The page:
I have no hesitation in placing Jack Williamson on a plane with two other American giants, Isaac Asimov and Robert HeinleinAuthor Jack Williamson dead at 98 Nov 14, 2006
Like Sir Arthur, Pete Worden was 'in at the beginning' of countless courageous departures -- among them the Strategic Defense Initiative, the revitalization of civil space exploration and Earth monitoring, and programs to get mankind at a working distance from Near Earth ObjectsNASA scientist gets Arthur C. Clarke award Apr 27, 2010
Sri Lankabhimanya Sir Arthur Charles Clarke, CBE, FRAS (16 December 1917 – 19 March 2008) was a British science fiction author, inventor, and futurist, most famous for the novel 2001: A Space Odyssey, written in parallel with the script for the eponymous film, co-written with film-director Stanley Kubrick; and as a host and commentator in the British television series Mysterious World. For many years, Robert A. Heinlein, Isaac Asimov, and Arthur C. Clarke were known as the "Big Three" of science fiction.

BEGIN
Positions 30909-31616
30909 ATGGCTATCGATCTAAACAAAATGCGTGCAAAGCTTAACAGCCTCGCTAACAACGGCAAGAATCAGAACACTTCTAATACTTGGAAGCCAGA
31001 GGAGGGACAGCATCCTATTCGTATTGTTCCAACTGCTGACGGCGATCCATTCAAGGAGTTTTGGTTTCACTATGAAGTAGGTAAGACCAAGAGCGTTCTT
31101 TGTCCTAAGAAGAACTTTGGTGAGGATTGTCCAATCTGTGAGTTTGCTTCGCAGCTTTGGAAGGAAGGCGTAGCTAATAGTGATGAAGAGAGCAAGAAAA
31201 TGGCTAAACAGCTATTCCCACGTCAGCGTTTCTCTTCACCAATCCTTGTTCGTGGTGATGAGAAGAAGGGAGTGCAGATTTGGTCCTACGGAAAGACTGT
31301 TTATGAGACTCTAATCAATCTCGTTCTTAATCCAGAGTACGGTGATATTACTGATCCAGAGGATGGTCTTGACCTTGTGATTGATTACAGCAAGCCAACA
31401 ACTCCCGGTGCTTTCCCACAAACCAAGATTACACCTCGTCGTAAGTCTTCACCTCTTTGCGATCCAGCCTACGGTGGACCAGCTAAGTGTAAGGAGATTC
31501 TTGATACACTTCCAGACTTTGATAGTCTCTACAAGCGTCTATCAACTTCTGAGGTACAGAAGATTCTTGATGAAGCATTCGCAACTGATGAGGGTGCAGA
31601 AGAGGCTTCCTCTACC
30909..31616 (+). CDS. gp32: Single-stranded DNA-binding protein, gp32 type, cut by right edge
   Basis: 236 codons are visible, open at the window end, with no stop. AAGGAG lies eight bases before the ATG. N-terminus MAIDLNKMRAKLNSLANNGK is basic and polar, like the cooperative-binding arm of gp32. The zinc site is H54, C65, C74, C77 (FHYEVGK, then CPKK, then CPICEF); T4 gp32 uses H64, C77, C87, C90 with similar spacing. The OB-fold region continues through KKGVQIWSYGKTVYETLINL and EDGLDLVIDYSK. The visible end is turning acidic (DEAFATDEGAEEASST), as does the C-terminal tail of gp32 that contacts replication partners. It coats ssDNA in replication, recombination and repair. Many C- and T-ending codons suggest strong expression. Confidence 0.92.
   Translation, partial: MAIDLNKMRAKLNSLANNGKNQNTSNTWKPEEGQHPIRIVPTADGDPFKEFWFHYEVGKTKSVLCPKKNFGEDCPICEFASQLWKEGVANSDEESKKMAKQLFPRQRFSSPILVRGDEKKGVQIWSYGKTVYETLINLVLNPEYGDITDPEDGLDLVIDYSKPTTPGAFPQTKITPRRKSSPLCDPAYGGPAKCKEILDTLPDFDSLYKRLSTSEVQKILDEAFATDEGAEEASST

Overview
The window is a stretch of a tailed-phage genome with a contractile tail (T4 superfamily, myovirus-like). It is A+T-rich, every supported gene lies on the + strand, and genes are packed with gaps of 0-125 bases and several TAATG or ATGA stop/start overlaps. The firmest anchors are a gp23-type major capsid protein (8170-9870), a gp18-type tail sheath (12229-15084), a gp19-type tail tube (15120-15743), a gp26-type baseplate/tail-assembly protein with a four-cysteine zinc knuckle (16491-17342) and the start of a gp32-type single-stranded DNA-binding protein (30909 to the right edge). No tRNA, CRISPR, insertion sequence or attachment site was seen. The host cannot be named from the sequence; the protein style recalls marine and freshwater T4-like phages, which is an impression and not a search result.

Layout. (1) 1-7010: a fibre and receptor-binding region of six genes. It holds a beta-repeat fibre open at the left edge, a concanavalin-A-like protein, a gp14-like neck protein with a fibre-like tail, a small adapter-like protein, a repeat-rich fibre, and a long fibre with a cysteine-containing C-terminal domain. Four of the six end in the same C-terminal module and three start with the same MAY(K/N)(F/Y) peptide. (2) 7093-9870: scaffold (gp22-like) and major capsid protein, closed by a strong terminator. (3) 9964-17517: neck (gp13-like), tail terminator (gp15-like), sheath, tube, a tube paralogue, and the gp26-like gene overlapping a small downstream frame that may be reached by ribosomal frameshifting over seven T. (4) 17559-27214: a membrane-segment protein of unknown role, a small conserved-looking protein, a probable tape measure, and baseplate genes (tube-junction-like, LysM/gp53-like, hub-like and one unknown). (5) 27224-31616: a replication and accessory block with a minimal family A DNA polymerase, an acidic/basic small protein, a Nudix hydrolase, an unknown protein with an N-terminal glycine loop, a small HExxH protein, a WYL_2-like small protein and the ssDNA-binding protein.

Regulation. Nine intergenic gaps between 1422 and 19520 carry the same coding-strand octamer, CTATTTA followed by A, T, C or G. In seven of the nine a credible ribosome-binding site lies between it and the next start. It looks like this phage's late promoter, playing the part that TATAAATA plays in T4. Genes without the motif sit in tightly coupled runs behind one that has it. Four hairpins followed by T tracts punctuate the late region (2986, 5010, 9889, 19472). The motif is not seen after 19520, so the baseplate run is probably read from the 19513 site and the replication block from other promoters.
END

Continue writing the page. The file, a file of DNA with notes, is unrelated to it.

Clarke served in the Royal Air Force as a radar instructor and technician from 1941–1946. He proposed a satellite communication system in 1945 which won him the Franklin Institute Stuart Ballantine Gold Medal in 1963. He was the chairman of the British Interplanetary Society from 1947–1950 and again in 1953.
Clarke emigrated to Sri Lanka in 1956 largely to pursue his interest in scuba diving, and lived there until his death. He was knighted by Queen Elizabeth II in 1998, and was awarded Sri Lanka's highest civil honour, Sri Lankabhimanya, in 2005.